Fuel Subsidy Is ‘Gone’ And Food Prices Are About To Go Up

The removal of subsidies on fuel could throw thousands of more Nigerians into starvation. The situation is already dire as some parts of the country are said to be ‘one step away’ from famine already.

News of the intended removal of fuel subsidies took immediate effect at the pump as the price of petroleum almost tripled in some places. 

On May 31 fuel stations increased their prices from ₦197 to as high as ₦557 in some states.

The Nigerian National Petroleum Corporation Limited (NNPCL) made the announcement days after Nigeria’s new president, Bola Ahmed Tinubu declared his government intended to remove fuel subsidies barely an hour after his swearing-in.

“The fuel subsidy is gone,” President Tinubu told the audience of dignitaries at Eagle Square.

Funds for subsidies will be diverted to other things like public infrastructure, education, health care and jobs creation, Tinubu said during his inauguration speech.

The details of the mechanics of when the subsidy is to be removed have yet to be made clear, but the reaction in the market was instant as demand peaked and began increasing as people started to react by stocking up in anticipation of further rises.

Knock-on effect

The increase in the price of petrol has knock on effects throughout the economy. It affects the prices of other major necessities including the prices of basic food items significantly, “through those transporting food items,” Mansur Fari, an economist, says.

There is a shortage of food items in the markets already. 

Isah, a rice trader in Jimeta Modern Market, Adamawa, northeast Nigeria, told HumAngle: “Food items are already expensive because they have been scarce but once our suppliers transport them with these new fuel rates, everything might rise.”

Fari anticipates the cost of transporting food could at least double, he told HumAngle by phone. Further inflationary pressures will be caused because people have to generate their own power, he said. “Secondly, manufacturers that use generators [that run on petrol] can contribute to the hike.”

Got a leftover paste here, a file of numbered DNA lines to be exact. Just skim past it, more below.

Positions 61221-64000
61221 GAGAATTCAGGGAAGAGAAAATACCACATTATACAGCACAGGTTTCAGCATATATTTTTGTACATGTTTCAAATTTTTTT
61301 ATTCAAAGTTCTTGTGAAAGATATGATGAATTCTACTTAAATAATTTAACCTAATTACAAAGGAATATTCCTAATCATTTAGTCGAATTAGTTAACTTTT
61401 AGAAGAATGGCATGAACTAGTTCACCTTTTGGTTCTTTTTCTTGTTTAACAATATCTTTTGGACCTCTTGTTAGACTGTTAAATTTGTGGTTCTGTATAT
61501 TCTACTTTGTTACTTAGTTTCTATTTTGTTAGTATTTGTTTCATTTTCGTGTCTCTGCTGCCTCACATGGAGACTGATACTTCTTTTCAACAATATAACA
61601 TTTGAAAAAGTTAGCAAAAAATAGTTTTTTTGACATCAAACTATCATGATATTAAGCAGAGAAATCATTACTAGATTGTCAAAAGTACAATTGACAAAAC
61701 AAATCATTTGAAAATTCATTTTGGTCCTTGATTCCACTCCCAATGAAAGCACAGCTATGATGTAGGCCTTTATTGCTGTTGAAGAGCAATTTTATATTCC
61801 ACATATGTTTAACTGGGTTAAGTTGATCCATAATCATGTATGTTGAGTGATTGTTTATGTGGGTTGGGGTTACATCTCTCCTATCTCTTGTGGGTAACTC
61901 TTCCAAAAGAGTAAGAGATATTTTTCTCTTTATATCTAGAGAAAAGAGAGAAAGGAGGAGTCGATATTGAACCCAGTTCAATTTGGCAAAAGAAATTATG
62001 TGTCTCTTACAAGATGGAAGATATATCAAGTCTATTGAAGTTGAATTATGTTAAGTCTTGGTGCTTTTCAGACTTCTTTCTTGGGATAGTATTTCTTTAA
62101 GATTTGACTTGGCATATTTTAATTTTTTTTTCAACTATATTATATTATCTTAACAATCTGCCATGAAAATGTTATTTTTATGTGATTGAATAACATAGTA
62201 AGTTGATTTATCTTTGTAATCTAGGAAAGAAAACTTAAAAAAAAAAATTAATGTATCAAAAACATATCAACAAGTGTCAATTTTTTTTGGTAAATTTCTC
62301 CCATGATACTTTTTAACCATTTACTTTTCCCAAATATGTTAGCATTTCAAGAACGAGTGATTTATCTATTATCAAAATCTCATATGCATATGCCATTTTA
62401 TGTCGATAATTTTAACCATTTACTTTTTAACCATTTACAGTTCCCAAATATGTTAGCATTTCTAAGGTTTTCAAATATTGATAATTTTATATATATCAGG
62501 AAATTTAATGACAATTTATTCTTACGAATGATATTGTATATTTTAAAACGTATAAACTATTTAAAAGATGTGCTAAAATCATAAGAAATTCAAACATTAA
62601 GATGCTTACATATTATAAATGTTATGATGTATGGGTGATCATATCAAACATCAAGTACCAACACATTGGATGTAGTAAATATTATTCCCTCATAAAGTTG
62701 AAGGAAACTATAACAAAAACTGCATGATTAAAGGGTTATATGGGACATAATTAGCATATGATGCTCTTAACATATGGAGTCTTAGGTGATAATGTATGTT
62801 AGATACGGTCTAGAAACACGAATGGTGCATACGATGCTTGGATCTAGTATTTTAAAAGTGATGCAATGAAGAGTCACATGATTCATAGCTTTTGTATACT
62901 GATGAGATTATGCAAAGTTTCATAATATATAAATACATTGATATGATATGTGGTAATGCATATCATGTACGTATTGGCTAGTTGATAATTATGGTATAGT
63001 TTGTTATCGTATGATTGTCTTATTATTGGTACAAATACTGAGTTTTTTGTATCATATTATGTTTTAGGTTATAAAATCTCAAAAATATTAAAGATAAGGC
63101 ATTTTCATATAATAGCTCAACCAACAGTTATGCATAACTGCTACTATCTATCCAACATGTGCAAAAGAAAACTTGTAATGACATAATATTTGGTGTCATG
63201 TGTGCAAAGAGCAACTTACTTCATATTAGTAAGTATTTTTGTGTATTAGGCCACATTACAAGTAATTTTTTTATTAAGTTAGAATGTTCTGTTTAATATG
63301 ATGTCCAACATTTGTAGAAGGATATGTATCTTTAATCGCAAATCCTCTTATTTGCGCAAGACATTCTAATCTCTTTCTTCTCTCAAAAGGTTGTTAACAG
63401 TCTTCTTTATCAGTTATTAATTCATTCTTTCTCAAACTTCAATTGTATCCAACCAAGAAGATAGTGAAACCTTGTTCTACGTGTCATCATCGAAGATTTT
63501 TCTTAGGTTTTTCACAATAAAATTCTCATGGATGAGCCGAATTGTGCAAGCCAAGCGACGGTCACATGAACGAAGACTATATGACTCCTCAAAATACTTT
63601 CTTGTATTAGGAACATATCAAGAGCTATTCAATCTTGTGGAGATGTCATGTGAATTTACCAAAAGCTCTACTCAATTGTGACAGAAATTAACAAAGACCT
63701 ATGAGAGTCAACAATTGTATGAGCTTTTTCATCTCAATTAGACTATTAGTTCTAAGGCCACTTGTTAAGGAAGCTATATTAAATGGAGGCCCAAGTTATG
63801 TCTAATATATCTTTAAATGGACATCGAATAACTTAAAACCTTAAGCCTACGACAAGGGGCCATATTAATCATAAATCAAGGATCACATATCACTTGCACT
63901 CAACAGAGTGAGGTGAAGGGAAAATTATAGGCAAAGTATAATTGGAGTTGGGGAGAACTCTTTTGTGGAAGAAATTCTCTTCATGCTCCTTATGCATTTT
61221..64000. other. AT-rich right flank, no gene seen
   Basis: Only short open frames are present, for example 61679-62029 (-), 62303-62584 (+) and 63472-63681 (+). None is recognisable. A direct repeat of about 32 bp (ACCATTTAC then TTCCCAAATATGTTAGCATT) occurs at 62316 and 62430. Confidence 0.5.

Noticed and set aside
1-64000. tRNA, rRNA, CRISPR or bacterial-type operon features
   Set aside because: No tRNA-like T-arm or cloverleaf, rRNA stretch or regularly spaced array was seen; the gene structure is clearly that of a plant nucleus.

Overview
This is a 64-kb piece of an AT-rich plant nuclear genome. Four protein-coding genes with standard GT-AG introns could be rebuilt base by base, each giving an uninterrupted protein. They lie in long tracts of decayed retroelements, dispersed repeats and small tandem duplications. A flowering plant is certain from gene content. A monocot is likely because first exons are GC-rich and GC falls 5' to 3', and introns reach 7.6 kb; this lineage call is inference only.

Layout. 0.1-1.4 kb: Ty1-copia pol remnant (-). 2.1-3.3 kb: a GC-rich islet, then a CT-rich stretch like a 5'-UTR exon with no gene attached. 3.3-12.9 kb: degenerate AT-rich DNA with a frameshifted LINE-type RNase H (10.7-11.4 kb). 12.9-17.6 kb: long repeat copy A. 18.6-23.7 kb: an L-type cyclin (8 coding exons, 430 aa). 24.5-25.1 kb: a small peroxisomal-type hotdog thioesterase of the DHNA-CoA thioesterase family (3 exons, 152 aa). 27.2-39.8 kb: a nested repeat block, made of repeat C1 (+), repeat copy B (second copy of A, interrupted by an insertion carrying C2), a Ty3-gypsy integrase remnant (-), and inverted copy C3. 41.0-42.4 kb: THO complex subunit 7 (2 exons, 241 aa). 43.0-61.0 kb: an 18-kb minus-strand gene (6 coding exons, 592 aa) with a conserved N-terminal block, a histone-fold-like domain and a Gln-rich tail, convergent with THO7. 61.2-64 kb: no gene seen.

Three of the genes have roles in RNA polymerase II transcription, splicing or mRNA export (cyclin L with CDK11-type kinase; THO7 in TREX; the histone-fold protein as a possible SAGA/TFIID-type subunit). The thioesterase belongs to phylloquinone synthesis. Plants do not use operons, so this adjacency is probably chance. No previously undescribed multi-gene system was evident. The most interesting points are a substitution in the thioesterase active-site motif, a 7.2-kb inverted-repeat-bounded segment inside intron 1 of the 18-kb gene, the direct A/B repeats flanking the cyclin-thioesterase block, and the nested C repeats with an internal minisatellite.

“In a nutshell, inflation usually accompanies the removal of petrol subsidies because people are trying to maximise their profit,” he adds.


Nigeria has been on the list of countries that are ‘one step away’ from famine, according to the United Nations World Food Programme (WFP). 

Due to the combined effects of armed conflict, flooding disasters, and the COVID-19 pandemic, 40 per cent of the country’s population are facing food insecurity while dealing with its health impact.

High food prices have also been contributing significantly, driving up hunger and malnutrition especially in the northern part of Nigeria.

Last year, financial intelligence consultant SBM’s Jollof index –an analysis of the cost of staple food ingredients– stated that from July to August 2022 there was a steady increase in costs, “due to unresolved pre-existing drivers of food inflation such as insecurity, intermittent energy shortages and increased fuel prices,” it said.

It added that the average cost of making a pot of jollof rice for a family of five increased by 7.6 per cent, “from ₦9,220 in June to ₦9,917 in september.”

The analysis, which assessed 13 markets across the country, stated that  the cost of food items in Wuse Market, located in Nigeria’s capital, had the highest cost of making a pot of jollof rice at ₦13,150. Onitsha market in the southeast had the cheapest price at ₦8,510.

In January, it was estimated that 9 million people living in conflict-affected areas of the North East and North West zones are at risk of starving in the upcoming lean season. These huge figures were arrived at without the consideration of the recent subsidy removal. 

Medecins San Frontieres and other health authorities have also warned on the devastating impacts of food insecurity on children. 

Over 5 million children living in Borno, Adamawa, Yobe, Katsina and Zamfara are already experiencing acute levels of hunger and malnutrition, the organisation says, warning that, “there is a serious risk of mortality among children attributed to acute malnutrition.”

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Zubaida Baba Ibrahim

Zubaida Baba Ibrahim is a journalist and a creative writer. Her works have been featured on Daily Trust, Premium Times and Guardian. She also has experience in broadcast journalism and is a graduate of Mass Communication from Baze University, Abuja. She tweets through @zvbaida

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